In the last article in this series, I provided an overview of dictation and traditional dictation concepts. In this installment, we will focus on using tools built into your smartphones and computer to turn talk into text.
Is talking to your computer better than talking to yourself?
If you have ever tried talking to your computer, it feels a little strange (and may get you a few strange looks from colleagues). The primary tool for turning talk into text on a computer is Dragon NaturallySpeaking. Using a program like Dragon NaturallySpeaking used to require a quiet office space, expensive headsets and time to “train” the program to your voice. That technology has improved significantly and, with the right equipment, works very well with some minimal setup.
Admittedly, using Dragon requires some time to set up. You have to install the software. You may have to install a microphone. You have to “train” Dragon by reading text it provides to set audio levels. You’ll want to take some time to learn Dragon’s commands for dictating. But the effort is worth it.
Once installed, Dragon NaturallySpeaking is fun and easy to use. Dictating to a computer allows you to see the text as it is entered. This is key for those of us who can’t think unless we can see words on the screen as we go. It’s great to be able to dictate responses to emails and watch the words magically appear on the screen. Typically, there are a few minor edits required, but not much. I find that there are times when I do not want to type anymore, but I am able to get a few more things done because I can use my voice to dictate a reply.
Also, Dragon can import digital recordings and transcribe those files. This will take some trial and error, but once you have figured out a good dictation style, it’s a great way to capture thoughts and ideas to be transcribed later. If you are looking for something to bridge the gap between standard dictation and having your computer type for you, this could be a good solution.
Smartphones can readyour mind (sort of)
Smart devices have increased voice-to-text capabilities and use in a short amount of time. If you have an Apple device (Mac, iPhone, iPad or Apple Watch), you have built-in talk-to-text functionality. For those of you on Android devices, I know there are similar capabilities. Unfortunately, I do not have those types of devices to test. A quick Google search should get you started using these devices.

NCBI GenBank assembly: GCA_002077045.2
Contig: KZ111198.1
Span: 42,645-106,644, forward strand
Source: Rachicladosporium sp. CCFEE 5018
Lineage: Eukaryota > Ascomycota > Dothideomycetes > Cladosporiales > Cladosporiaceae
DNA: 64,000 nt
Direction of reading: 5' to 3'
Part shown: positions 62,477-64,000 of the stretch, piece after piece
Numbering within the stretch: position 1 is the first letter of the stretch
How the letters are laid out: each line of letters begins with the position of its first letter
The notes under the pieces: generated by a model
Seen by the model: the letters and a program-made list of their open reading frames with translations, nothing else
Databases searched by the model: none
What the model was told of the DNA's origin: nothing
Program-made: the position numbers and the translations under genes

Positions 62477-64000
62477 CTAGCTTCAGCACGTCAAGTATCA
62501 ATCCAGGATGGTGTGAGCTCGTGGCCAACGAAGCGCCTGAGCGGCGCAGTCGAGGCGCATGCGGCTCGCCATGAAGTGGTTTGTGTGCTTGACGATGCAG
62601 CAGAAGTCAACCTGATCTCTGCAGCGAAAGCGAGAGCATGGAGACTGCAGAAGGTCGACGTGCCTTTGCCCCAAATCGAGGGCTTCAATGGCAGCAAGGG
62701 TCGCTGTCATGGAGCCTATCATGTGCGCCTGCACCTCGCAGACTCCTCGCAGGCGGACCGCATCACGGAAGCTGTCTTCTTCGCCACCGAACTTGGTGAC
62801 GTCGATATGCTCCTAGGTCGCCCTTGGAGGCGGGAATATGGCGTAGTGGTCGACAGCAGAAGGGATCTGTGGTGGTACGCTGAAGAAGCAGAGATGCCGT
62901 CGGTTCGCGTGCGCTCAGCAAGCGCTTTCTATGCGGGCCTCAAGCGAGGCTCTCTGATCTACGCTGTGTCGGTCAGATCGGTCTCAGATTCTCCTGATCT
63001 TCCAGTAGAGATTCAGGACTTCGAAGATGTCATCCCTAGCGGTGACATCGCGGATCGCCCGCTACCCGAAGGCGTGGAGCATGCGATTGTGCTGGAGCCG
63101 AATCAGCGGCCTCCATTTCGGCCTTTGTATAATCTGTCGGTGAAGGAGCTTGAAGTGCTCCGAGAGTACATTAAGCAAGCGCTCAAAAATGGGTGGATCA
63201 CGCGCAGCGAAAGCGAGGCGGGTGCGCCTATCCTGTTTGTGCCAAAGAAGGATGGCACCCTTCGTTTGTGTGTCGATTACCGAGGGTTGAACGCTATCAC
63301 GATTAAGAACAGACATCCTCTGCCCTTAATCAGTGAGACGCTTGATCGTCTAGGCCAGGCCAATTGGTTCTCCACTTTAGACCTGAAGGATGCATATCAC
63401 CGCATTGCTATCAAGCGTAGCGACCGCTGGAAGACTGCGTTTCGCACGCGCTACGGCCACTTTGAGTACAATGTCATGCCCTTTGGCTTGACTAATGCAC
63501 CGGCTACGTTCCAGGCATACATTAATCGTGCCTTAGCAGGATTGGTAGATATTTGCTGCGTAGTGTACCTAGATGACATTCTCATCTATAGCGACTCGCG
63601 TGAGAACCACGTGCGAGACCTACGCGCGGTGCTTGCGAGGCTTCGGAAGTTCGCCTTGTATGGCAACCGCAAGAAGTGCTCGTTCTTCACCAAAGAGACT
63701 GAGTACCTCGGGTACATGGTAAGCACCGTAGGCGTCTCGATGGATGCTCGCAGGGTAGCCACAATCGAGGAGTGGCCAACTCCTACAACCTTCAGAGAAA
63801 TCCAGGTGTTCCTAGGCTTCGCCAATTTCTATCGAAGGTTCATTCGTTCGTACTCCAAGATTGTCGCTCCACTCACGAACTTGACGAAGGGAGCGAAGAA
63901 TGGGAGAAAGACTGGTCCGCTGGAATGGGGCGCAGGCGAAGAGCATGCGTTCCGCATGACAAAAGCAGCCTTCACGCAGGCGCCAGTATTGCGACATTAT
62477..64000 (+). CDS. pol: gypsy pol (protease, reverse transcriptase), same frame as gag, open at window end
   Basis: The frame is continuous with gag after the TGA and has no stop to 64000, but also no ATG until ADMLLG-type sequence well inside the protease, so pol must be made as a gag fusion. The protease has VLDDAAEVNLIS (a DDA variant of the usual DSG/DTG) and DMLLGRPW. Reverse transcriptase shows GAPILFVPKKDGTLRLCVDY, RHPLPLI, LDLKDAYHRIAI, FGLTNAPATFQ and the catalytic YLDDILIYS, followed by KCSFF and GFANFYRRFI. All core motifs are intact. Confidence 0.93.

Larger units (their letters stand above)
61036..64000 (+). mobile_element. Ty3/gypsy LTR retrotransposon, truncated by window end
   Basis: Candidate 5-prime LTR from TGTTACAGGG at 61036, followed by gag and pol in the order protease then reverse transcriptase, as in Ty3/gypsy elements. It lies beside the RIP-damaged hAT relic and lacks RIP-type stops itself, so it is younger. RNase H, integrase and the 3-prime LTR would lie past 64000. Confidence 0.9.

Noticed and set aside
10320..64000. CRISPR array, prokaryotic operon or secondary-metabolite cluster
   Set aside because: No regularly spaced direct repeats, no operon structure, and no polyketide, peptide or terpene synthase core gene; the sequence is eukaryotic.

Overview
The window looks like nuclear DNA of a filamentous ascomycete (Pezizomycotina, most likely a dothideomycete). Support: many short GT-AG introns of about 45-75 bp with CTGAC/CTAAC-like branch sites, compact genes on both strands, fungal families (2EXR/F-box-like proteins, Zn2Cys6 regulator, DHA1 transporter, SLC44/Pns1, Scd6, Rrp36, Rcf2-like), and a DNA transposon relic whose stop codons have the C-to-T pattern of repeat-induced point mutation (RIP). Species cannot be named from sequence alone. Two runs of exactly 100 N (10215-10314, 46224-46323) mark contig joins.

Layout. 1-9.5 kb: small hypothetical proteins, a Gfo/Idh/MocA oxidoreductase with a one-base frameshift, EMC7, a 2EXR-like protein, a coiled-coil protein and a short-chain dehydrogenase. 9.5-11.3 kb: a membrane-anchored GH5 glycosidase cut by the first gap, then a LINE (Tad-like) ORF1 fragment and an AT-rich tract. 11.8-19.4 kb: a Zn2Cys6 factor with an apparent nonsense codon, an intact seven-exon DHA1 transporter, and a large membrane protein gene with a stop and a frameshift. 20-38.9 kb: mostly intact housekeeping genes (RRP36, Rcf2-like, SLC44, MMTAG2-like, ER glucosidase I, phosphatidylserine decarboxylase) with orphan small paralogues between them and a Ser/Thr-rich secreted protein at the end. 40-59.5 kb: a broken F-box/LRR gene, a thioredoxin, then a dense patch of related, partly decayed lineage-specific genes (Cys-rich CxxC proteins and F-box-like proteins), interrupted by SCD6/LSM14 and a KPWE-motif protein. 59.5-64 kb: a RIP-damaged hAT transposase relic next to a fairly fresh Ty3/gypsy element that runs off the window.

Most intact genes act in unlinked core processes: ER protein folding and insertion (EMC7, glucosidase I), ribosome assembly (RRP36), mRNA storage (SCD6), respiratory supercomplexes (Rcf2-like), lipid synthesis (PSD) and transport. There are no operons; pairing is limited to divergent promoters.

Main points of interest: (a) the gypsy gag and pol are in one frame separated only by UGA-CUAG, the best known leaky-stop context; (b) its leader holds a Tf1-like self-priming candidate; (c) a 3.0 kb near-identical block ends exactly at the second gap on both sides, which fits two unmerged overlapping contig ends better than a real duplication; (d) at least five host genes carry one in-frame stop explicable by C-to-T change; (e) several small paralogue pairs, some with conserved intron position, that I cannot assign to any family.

Talk-to-text works great and allows you to talk at a normal pace and watch the words appear on the screen. A few edits and the text is ready to go. It also looks a bit more normal than talking to your computer, since we are accustomed to talking to our phones.
So how do you access this feature? On your device, near the space bar on the keyboard, there is a little microphone icon. Tap that and start talking. There is a limit to how long you can dictate, but you can generally dictate a complete thought, press the microphone button again and dictate the next thought.
Good dictation habits will help you get the most from this tool. Think through what you want to say before you start dictating. Speak in a normal tone and cadence. You can also change the cursor position by saying things like “new line” and “new paragraph.” With a little practice, you can quickly enter your text into any application.
On a Mac, there is a built-in dictation tool that works like Dragon. The best part of all of this is that it’s free. By default, the setting only works when you’re connected to Wi-Fi, but you can download the dictionaries to your Mac and use it anywhere.
Choosing the right tool for the job
Dictating is a great time-management tool. Use it when you don’t feel like typing to capture thoughts and avoid the writer’s block of a blank screen or email. Use it for longer projects to help keep you motivated to complete the work. Use it to get more done with your iPad or iPhone while avoiding the tiny on-screen keyboards.
Be careful to proofread and edit appropriately. Dictation is good, but not great. In fact, there are whole websites devoted to mistranslated dictations. You wouldn’t want a client email to end up on that site.
Arguably, there is an ethical component to using dictation as well. This type of tool can help you avoid procrastination. Plus, it just makes law practice more fun when you can use your mind to brainstorm ideas and responses rather than focusing on typing.•
Seth R. Wilson is an attorney with Adler Tesnar & Whalin in Noblesville. In addition to practicing law, he helps manage the day-to-day technology operations of the firm. Seth writes about legal technology at sethrwilson.com and is a frequent speaker on the subject. The opinions expressed are those of the author.